SEAReview

photo credit: Nate Watters

A spread of Italian snacks, like whipped cod topped with ikura, cavatelli, a meatball, a bowl of clams, prosciutto, panna cotta, and a dark chocolate cake topped with mascarpone cream.
8.2

Lioness

ItalianWine Bar

Phinney RidgeGreenwood

$$$$Perfect For:Small PlatesDrinks & A Light BiteDate NightDrinking Good WineDessert
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Any Italian wine bar can serve some fizzy Campari business alongside appetizers that merely require assembly. But Lioness in Phinney Ridge is a prosciutto-wrapped gift to North Seattle—and makes aperitivo hour actually exciting.

The galley-style space feels effortlessly cool, like Ray-Bans or anyone who rides a Vespa. A soundbath of date night chatter swirls with high-BPM tunes. Flickering tea candles and a couple of chandeliers are the only light sources. The marble standing-only bar makes sitting seem passé, as folks mingle and sip frothy garibaldis, buddha’s hand-infused spritzes, or martinis so squeaky clean you could mop the floor with any rogue sloshes. And it takes serious restraint to not flip over the olive green-freckled ceramic to learn who the heck designed such criminally adorable plates. 

Marble bar with cured meat slicer, shelves of liquor, hanging pots and pans, and chandeliers.

photo credit: Nate Watters

Dark chocolate cake topped with mascarpone cream

photo credit: Nate Watters

Brick patio with terrazzo bistro tables

photo credit: Nate Watters

Spread of Italian snacks

photo credit: Nate Watters

Interior of dimly lit bar, with a row of tables and candles

photo credit: Nate Watters

Marble bar with cured meat slicer, shelves of liquor, hanging pots and pans, and chandeliers.
Dark chocolate cake topped with mascarpone cream
Brick patio with terrazzo bistro tables
Spread of Italian snacks
Interior of dimly lit bar, with a row of tables and candles

The bites served on that dishware go way beyond the call of small plate duty. A would-be-boring ball of lemon-oiled burrata has a surprising kick and salumi is shaved thinner than parchment paper, an achievement in salt-cured pork we wish more restaurants gave a damn about. Past the excellent drinks and starters, we’d pump the brakes for the most part, since the larger items can be underwhelming (we’re looking at you, $18 overspiced meatball).

If you’re only in it for the lighter bites anyway, that should soften the blow of the hassle it takes to get in. With limited reservations, you can expect to wait upwards of 45 minutes for a table, even on a weekday. But it’s worth it for a night out fueled by falanghina and salami—stick it out and snack on.

Food Rundown

Ball of burrata topped with lemon zest, calabrian chile, and a ciabatta toast slice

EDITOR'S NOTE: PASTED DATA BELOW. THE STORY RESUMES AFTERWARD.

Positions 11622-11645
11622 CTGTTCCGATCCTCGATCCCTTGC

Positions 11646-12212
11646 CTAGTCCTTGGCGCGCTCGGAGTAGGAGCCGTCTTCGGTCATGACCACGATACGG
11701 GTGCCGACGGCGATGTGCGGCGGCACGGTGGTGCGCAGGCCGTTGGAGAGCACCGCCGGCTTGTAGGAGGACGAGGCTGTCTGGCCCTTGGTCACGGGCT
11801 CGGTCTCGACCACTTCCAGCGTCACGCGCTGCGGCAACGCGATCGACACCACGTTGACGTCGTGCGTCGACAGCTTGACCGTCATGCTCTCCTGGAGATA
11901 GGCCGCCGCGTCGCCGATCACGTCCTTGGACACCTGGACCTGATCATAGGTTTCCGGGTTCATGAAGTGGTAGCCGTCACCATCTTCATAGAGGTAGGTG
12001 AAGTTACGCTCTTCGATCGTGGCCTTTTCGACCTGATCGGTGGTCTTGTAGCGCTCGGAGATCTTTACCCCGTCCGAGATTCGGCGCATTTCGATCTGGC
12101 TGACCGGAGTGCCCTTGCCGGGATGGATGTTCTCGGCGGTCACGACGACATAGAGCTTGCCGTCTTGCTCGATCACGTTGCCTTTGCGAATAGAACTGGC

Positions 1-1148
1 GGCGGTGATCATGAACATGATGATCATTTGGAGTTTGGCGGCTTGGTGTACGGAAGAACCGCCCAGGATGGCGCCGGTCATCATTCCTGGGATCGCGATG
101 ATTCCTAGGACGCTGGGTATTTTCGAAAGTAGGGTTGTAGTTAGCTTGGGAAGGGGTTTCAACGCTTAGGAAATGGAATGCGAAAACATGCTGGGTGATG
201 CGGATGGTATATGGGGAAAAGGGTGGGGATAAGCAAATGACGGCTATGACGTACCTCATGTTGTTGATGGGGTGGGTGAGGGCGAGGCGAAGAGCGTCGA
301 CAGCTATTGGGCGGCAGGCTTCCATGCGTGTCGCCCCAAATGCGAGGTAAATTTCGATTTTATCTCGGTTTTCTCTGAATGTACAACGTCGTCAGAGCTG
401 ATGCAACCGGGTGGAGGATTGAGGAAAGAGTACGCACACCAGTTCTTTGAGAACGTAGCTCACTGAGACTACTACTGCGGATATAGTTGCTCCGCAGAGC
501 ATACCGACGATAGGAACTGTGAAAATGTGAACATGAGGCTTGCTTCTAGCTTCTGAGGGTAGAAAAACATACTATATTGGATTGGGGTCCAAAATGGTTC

photo credit: Nate Watters

Burrata

Have you ever ordered burrata at a wine bar only to discover that it was just burrata? Well, Lioness’s take is more than “just burrata,” with pops of calabrian chile and lemon oil that pool with the stracciatella when you crack it open. Tack on an order of prosciutto, plop it all on fluffy toasted ciabatta, and you have an unstoppable drinking snack.

Tin of black cod mousse topped with ikura, served with pecorino cracker shards

photo credit: Nate Watters

Smoked Black Cod Mousse

We’d order this creamy fish dip purely for the nutty pecorino cracker slabs that come on the side—if only they were packaged in a cellophane bag to-go, you could catch us later in front of the TV covered in crumbs. A snapped shard spread with mascarpone-spiked cod puree and some ikura is a great bite of food, provided you don’t happen upon a piece of cracker that has too much flaky salt. Luck of the draw, we guess.

Bowl of clams topped with salsa verde, a lemon half, and a ciabatta toast slice

photo credit: Nate Watters

Clams

Don’t underestimate the power of a dependable bowl of clams. These Hama Hama manilas are tender and plump, drizzled with a punchy salsa verde, and served in a soothing anise-y broth that requires an extra slice of crusty toast for critical absorption.

Meatball in a bowl with marinara sauce, parmesan cheese, and a slice of ciabatta toast

photo credit: Nate Watters

Beef & Pork Meatball

Besides the fact that this is a solitary meatball for $18, the meat crumbles like brown sugar upon fork contact, and there’s an aggressive dried herb in there that makes the whole thing bitter and taste like a spice cabinet accident. Steer clear altogether.

Cavatelli with lemon zest and sage

photo credit: Nate Watters

Cavatelli Pasta

It’s refreshing to see this wildly underrepresented pasta shape in Seattle—but Lioness’s version is kind of a snooze. Despite the well-intentioned efforts of lemon, pecorino, sage, and approximately seven pistachios, the flavors are far too muted to cling to the cavatelli’s doughy ridges.

Dark chocolate cake topped with mascarpone espresso cream

photo credit: Nate Watters

Dark Chocolate Cake

Here’s a brownie that got a doctorate. Crackly on top and fudgy in the center, this chocolatey wedge is already freaking perfect—and the barely-sweetened mascarpone whip flecked with ground espresso cuts through the decadence of it all. Do not skip dessert.

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